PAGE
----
Crowdfunding / Investing / Investment Groups

Crowd Funding: “I know, I am beating a Dead Horse”

beat-dead-horseYet another article by me on the dangers of crowdfunding… I am sorry, I just don’t get it!

With the announcement this past Wednesday, in regards to Obama’s JOBS Act, a unanimous approval in a vote by the U.S. Securities and Exchange Commission ushers the proposal into its next phase and includes some important measures that designers hope could help the smallest businesses find funding from a broader array of individuals.

All the excitement, ironically a lot of this optimism, is being generated by existing VCs within our business. This positioning, by VCs, I believe is to hold themselves out as forerunners in a new medium that isn’t even created yet. I believe, as you know, that crowdfunding will amount to nothing–and I mean nothing, but problems.


Let’s look at the proposals that they have given the public 90 days to review (so they can cover their own “you know what”):

Here are the highlights of what it entails:

  • A company could raise up to $1 million for equity through crowd funding each year.
    • My view: Any business worth doing other than a mom and pop restaurant needs more than this. In addition; the time servicing these investors on questions, concerns, and relations will crush a new entity. Are these small investors going to live with a loss, if the firm doesn’t suceed?
  • A company raising more than $500,000 must file more detailed information to the SEC.
    • My view: That includes virtually everyone. Is the SEC ready and manned for this? Is the business owner ready to deal with the SEC?
  • A company must provide educational information to investors, insuring investors know what they are buying and understand their risks.
    • My view: Easier said than done.
  • Investors with a net annual income of less than $100,000 would be permitted to invest up to only $2,000 or 5 percent of their annual income or net worth every year.
    • My view: No one ever tells the truth on their income. How will they verify?
  • Investors with net income or annual income of more than $100,000 would be able to invest 10 percent of that every year.
    • My view: Will these people want to be treated with the same rights as the small investors?
  • Securities would need to be purchased through online crowd funding portals–a new class created by the SEC.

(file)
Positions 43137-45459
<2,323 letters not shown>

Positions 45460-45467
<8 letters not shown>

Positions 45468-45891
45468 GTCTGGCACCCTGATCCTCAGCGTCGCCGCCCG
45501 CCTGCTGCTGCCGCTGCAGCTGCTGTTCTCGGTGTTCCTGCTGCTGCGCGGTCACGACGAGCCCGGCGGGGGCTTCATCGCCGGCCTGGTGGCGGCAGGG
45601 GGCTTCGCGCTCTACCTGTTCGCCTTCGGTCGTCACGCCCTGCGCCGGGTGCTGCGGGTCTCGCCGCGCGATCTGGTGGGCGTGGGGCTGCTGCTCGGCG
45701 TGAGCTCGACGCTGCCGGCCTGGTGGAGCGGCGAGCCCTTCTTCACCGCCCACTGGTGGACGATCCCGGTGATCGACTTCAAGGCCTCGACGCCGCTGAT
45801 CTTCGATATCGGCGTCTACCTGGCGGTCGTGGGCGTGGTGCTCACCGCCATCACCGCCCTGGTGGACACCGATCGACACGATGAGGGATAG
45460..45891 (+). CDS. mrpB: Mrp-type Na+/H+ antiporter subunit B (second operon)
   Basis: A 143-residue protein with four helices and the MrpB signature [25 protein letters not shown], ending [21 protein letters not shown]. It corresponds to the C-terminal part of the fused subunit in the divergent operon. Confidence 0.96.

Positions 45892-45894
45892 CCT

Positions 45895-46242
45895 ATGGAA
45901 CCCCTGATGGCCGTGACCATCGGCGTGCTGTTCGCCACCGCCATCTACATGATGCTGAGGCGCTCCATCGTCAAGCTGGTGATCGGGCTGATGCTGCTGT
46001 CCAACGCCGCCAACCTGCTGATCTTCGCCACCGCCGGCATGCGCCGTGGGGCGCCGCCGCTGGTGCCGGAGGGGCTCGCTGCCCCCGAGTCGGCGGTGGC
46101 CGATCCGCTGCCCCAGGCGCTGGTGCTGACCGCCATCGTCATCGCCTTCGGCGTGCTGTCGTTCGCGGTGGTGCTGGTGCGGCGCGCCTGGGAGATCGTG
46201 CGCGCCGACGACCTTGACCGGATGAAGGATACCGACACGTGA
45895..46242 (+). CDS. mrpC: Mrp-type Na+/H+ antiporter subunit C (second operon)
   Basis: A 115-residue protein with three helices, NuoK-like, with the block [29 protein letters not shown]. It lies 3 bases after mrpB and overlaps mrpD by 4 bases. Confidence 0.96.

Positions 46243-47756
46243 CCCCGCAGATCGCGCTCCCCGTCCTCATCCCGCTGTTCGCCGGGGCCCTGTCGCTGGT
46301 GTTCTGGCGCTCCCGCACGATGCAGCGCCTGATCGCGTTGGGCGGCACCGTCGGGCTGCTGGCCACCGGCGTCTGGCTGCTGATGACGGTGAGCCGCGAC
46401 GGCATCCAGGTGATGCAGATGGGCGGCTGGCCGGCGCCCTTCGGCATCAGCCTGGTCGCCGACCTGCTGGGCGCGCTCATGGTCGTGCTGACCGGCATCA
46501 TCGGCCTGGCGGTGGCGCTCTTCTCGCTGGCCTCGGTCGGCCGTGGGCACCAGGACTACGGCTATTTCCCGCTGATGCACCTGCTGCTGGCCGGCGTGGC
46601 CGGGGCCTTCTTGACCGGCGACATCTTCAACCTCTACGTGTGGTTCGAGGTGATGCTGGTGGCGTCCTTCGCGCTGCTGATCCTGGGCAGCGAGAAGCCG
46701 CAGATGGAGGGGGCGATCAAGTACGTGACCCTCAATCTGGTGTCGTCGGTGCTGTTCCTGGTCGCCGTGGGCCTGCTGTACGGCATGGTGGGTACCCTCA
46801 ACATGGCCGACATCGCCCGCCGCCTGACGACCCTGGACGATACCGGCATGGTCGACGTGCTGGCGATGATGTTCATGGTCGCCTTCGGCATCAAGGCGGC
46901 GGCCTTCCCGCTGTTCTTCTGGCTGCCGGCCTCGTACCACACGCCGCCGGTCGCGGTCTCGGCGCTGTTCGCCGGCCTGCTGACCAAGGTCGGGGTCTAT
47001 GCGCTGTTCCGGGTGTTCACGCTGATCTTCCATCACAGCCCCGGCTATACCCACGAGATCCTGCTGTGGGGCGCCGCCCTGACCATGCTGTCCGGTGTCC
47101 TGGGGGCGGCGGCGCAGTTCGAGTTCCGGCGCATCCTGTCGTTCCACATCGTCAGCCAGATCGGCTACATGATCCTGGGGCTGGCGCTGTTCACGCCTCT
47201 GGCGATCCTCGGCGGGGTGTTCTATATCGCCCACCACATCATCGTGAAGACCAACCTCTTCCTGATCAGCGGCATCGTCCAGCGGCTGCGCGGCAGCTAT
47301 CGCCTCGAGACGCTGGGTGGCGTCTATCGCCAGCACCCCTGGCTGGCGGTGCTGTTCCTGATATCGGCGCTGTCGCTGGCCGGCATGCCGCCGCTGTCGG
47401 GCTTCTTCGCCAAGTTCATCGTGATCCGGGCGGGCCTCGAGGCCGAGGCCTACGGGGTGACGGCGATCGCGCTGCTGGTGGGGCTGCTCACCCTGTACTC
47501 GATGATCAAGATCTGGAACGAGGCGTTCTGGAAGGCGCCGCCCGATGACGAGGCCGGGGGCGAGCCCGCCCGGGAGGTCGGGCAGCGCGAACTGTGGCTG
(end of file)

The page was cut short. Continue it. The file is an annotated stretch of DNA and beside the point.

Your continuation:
• My view: Monitored and approved; only good point suggested.
  • Securities purchased through portals would have to be held a year before sold.
    • My view: What if the firm is acquired…just more regulation in a dysfunctional system.
  • Firms raising more than $500,000 might have to get outside third-party audited financials.
    • My view: This is the most ridiculous thing I ever heard, as that would eat a huge slice of the money being raised.

Alex Mittal, the CEO and co-founder of crowd funding site Funders Club, says, “this is in no way game-changing for the future Facebooks or Googles of the tech world. There’s no point at which a million dollars would have moved the needle for Facebook or Google. They’re in specific, hyper-growth industries and to keep doing that it requires much more capital.”

I agree

SEC Commissioner, Michael S. Piwowar, seems optimistic that the proposal creates an “outside of the box” regulatory framework for crowd funding, while staying true to the SEC’s goal of protecting investors. He cited support from both President Barack Obama in opening up investor status to more people, and referenced the South by Southwest Interactive festival as a place where the crowdfunding discussion gained some clout last year.

He also attempted a crowd sourcing joke:  “I look forward to unleashing the ‘wisdom of the crowd’ on our crowd funding rule proposal to tell us what we got right, what we got wrong, and how we can improve it.”

Now I’ll give you one of my sayings, after 30 years in the financial markets: ”Bulls make money, Bears make money…and the public is always last in, first out and typically wrong.”

I rest my case, one last time.

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